Re: problems with precision

*To*: mathgroup at smc.vnet.net*Subject*: [mg7660] Re: [mg7646] problems with precision*From*: David Withoff <withoff>*Date*: Thu, 26 Jun 1997 01:36:47 -0400 (EDT)*Sender*: owner-wri-mathgroup at wolfram.com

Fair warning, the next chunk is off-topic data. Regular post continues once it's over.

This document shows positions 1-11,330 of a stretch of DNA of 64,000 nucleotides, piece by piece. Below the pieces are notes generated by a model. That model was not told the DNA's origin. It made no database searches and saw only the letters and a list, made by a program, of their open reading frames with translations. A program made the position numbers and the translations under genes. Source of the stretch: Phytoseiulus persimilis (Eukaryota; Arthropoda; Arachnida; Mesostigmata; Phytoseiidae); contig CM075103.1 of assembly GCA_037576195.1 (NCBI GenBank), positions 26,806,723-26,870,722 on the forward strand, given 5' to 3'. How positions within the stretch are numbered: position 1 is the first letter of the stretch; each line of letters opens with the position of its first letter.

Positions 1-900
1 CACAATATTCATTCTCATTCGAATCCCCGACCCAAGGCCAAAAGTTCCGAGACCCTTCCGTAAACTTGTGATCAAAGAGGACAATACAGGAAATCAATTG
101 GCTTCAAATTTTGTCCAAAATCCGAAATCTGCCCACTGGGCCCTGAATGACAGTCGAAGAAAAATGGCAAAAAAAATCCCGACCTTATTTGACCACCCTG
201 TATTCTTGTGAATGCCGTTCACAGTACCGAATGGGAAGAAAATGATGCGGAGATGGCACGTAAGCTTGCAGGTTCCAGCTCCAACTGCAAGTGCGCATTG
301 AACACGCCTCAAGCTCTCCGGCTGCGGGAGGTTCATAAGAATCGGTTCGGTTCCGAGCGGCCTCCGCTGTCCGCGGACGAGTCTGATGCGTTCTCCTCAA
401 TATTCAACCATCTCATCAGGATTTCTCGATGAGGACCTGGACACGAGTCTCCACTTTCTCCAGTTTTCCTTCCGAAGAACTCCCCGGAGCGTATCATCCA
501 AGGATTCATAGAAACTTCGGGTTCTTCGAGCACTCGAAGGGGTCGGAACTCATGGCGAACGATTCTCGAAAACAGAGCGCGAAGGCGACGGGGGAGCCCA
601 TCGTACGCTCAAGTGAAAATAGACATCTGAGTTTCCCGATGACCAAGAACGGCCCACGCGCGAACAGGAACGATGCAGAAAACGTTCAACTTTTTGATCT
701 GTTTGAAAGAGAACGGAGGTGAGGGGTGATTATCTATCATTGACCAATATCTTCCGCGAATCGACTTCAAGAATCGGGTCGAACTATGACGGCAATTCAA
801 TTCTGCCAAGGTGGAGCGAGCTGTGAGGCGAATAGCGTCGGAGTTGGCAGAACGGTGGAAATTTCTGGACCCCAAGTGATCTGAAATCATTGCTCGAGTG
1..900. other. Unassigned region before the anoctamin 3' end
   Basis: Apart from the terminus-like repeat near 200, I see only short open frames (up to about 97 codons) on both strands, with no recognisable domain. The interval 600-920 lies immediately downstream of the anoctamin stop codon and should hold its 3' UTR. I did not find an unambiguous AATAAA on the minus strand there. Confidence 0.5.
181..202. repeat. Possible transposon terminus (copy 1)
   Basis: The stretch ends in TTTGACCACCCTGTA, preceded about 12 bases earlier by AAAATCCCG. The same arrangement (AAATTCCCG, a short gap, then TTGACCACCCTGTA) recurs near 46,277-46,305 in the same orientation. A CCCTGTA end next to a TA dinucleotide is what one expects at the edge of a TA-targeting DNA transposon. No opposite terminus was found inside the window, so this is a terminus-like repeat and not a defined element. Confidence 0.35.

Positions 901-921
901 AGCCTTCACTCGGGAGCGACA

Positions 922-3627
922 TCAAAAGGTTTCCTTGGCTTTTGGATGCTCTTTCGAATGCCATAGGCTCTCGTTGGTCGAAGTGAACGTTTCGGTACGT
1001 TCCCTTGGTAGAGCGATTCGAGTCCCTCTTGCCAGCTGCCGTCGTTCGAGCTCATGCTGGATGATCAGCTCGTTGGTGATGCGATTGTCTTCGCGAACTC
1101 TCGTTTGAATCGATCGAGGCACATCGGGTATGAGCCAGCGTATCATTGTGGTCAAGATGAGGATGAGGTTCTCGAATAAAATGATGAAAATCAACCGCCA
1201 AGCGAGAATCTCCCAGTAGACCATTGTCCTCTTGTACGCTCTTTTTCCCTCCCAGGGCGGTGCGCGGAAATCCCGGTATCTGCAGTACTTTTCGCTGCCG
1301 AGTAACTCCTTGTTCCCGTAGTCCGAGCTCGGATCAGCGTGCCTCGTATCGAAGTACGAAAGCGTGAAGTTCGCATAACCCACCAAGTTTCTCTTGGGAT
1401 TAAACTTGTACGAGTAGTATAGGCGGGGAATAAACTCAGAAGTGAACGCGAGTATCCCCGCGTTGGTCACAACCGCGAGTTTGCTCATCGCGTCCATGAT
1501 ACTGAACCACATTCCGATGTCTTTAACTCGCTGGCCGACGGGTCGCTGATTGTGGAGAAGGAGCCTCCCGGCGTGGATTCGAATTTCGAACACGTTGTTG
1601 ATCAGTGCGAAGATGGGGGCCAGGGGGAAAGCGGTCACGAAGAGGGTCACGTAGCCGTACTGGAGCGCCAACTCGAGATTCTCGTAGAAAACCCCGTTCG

> I am a french student doing a trainee on mathematica. There is another > team having the same project as I have but it's working with Maple. > We had to calculate with high accuracy (more than 20 digits) the solution > of a 2 dimensional non-linear system. The problem to solve was very easy. > But Maple and Mathematica agreed only on the 15 first digits. I used the > function SetPrecision. Is there another function to set calculus precision > ? > > Here is the listing of my routine in Mathematica : > > rr=Table[FindRoot[{x+Cos[y]*Sinh[x]==0,y+Sin[y]*Cosh[x]==0},{x,N[Abs[Cos[(2*p-1)*Pi+Pi/4]]Sqrt[((2*p-1)*Pi+Pi/4/Sin[(2*p-1)*Pi+Pi/4]^2)-1]]},{y,(2*p-1)*Pi+Pi/4}] > , {p, 1, 20, 1}] > > rr=SetPrecision[rr,20] > > ListPlot[{x, y} /. rr] > > r={x, y} /. rr; Here is an input that will give 20 digits of accuracy. rr=Table[FindRoot[{x+Cos[y]*Sinh[x]==0,y+Sin[y]*Cosh[x]==0}, {x,Abs[Cos[(2*p-1)*Pi+Pi/4]] * Sqrt[((2*p-1)*Pi+Pi/4/Sin[(2*p-1)*Pi+Pi/4]^2)-1]},{y,(2*p-1)*Pi+Pi/4}, AccuracyGoal -> 20, WorkingPrecision -> 26], {p, 1, 20, 1}] The SetPrecision function simply sets the number of significant digits to the specified value, without doing any additional calculations. In your program, the initial calculation is done using machine precision, which is about 16 digits, so SetPrecision[rr, 20] artificially raises the precision to 20, by padding the results with (effectively) random numbers. That is probably not what you wanted. Although there are important computational reasons to use SetPrecision (or SetAccuracy) to either raise or lower the number of significant digits in a result, it is rarely if ever mathematically useful to raise the precision of the result. To get a mathematically meaningful high-precision result, it is necessary to use high-precision inputs, and do a high-precision calculation. Dave Withoff Wolfram Research